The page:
PhD defence: Quantitative Systems: Efficient Reasoning under Uncertainty
On Friday November 6, 2020, Anders Mariegaard will defend his PhD thesis “Quantitative Systems: Efficient Reasoning under Uncertainty".
06.11.2020 kl. 13.00 - 15.00
On Friday, November 6, 13:00, Anders Mariegaard will defend his PhD thesis. Due to the current circumstance, the defence will be held partially at the Department of Computer Science and partially online via Microsoft Teams.
If you wish to attend the defence online, please send an email to Peter Dolog, who will send you an invitation prior to the event, or show up in room 0.1.95
- Please stick to the following rules to make the best of an unfortunate situation.
- Be aware that you must be muted during the entire session
- Please leave your camera off
- For questions, please use the chat function
- The defence will start at precisely 13:00. The session is open from 12:30. You are not allowed to join after the defence starts, neither during the break or examination
As the number of embedded software systems encountered in our daily life is ever increasing, it is imperative that these systems function as expected. The problem is exacerbated by the fact that modern systems, such as Cyber-physical systems (CPS), must not only function on its own, but must also interact with an uncontrollable and uncertain environment.
An approach to verifying such systems is model-checking, relying on abstract mathematical models of the system and its requirements specification, to automatically prove whether or not the model satisfies the requirements. If the model faithfully represents the real system, the computed verdict holds also for the real system.
As most systems naturally incorporate quantitative aspects, there is thus a need for formalisms that naturally support non-functional aspects, such as consumption/production of resources, timing information and aspects of uncertainty, such as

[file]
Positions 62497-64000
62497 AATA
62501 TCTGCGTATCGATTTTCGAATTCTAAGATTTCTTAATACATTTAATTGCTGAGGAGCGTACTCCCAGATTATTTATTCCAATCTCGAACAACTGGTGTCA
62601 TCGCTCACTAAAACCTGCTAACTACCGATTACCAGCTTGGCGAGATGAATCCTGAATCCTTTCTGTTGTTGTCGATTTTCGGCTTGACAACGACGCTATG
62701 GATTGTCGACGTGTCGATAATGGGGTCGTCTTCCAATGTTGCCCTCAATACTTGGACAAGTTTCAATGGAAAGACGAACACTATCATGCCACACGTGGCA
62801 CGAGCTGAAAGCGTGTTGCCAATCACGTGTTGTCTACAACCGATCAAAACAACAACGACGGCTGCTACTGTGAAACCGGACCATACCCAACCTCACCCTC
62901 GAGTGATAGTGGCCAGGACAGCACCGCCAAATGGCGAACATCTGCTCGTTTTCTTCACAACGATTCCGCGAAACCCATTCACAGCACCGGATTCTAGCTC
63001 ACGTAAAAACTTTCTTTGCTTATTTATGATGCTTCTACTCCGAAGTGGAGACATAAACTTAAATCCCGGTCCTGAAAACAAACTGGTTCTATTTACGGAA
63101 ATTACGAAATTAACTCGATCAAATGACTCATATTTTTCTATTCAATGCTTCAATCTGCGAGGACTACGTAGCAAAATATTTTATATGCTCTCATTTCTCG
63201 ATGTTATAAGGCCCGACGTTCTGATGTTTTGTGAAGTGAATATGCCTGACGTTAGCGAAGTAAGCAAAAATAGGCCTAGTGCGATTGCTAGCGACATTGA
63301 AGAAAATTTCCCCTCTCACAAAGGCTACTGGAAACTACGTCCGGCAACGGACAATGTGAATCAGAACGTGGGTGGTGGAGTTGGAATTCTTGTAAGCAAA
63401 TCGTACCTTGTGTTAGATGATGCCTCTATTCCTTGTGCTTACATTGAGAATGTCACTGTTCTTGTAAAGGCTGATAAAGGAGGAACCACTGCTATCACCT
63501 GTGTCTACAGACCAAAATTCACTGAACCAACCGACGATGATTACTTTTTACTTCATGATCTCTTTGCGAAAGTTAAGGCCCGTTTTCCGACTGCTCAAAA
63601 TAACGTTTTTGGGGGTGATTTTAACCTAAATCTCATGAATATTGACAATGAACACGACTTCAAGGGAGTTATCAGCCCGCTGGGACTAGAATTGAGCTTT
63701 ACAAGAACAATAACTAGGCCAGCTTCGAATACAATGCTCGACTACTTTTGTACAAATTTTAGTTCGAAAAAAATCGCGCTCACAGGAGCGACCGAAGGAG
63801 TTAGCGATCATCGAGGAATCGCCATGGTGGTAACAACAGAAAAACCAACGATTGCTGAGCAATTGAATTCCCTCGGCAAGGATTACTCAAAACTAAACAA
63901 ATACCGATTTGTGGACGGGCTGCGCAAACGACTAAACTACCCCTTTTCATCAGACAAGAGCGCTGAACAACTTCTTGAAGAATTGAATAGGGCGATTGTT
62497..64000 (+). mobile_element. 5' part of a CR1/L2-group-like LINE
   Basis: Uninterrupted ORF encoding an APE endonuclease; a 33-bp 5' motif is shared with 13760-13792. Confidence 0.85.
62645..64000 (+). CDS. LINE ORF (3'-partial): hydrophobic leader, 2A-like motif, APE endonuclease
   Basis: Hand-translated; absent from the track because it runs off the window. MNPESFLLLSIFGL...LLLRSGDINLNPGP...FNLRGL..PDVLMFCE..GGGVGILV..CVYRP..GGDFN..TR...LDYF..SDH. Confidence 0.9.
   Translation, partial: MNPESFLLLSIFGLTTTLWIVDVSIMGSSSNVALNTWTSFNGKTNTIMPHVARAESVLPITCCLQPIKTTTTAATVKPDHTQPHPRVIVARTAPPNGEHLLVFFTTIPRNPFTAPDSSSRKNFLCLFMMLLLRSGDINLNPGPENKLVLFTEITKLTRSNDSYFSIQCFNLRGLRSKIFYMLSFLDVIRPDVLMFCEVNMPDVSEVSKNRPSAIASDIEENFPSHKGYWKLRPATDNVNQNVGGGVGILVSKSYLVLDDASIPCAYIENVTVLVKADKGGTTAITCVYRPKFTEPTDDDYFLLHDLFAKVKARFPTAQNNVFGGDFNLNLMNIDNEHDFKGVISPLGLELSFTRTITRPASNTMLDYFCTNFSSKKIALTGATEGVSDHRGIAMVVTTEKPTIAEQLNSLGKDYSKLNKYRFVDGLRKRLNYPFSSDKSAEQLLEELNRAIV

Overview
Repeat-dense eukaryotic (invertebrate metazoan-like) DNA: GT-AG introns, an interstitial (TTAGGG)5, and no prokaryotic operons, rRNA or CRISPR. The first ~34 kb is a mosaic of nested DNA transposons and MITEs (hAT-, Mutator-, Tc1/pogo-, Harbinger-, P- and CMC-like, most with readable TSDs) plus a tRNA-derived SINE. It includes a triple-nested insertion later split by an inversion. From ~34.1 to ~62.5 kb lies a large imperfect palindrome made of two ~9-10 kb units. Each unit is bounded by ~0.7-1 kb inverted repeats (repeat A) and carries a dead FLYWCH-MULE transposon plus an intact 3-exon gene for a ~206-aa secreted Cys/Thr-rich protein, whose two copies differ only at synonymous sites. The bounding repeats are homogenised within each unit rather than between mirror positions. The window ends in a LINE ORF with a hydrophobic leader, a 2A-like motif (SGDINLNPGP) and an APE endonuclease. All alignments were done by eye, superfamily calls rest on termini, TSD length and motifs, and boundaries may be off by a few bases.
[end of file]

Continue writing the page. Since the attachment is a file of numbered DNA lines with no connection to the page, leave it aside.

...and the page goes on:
In this thesis, we therefore propose formalisms and algorithms to support efficient verification of quantitative systems under uncertainty. We first consider uncertainty in specifications and behavioral relations. For weighted systems, we consider how to quantify the behavioral differences between two systems. Concretely, we show how to compute a distance that captures the difference in branching behavior, also for systems where some of the concrete weights are unknown at design-time.
For probabilistic systems where the probabilities are uncertain and drawn from an interval of probabilities, we present three
different semantic interpretations, together with associated model-checking algorithms.
The second part of the thesis develops efficient symbolic local algorithms for model-checking quantitative probabilistic systems. For a given model and formula, we reduce the model-checking problem to fixed-point computations on a structure that encodes inter-dependencies that naturally arise from the inductive definition of satisfaction of the formula by the model.
For probabilistic multiplayer games, an implementation is provided, together with an experimental evaluation showing performance comparable to the state-of-the-art tool PRISM-GAMES, on several scalable models.
Finally, we consider a case-study involving energy consumption forecasting of comfort cooling for an office building equipped with solar cells to generate energy and means to store energy. We model the case study in the tool UPPAAL-STRATEGO and using its statistical methods and machine learning techniques, we show how to synthesize near-optimal control strategies.
Members of the assessment committee are:
- Associate Professor Peter Dolog, Aalborg University,
- Senior Researcher Radu Mateescu, INRIA Grenoble - Rhone-Alpes, and Maitre de Conferences
- HDR Didier Lime, École Centrale de Nantes.
- Professor Kim Guldstrand Larsen is Anders Mariegaard’s supervisor.
- The moderator is Associate Professor Brian Nielsen.
All interested parties are welcome.
Online/Room 0.1.95 at Selma Lagerlöfs Vej 300
04.11.2020 kl. 13.00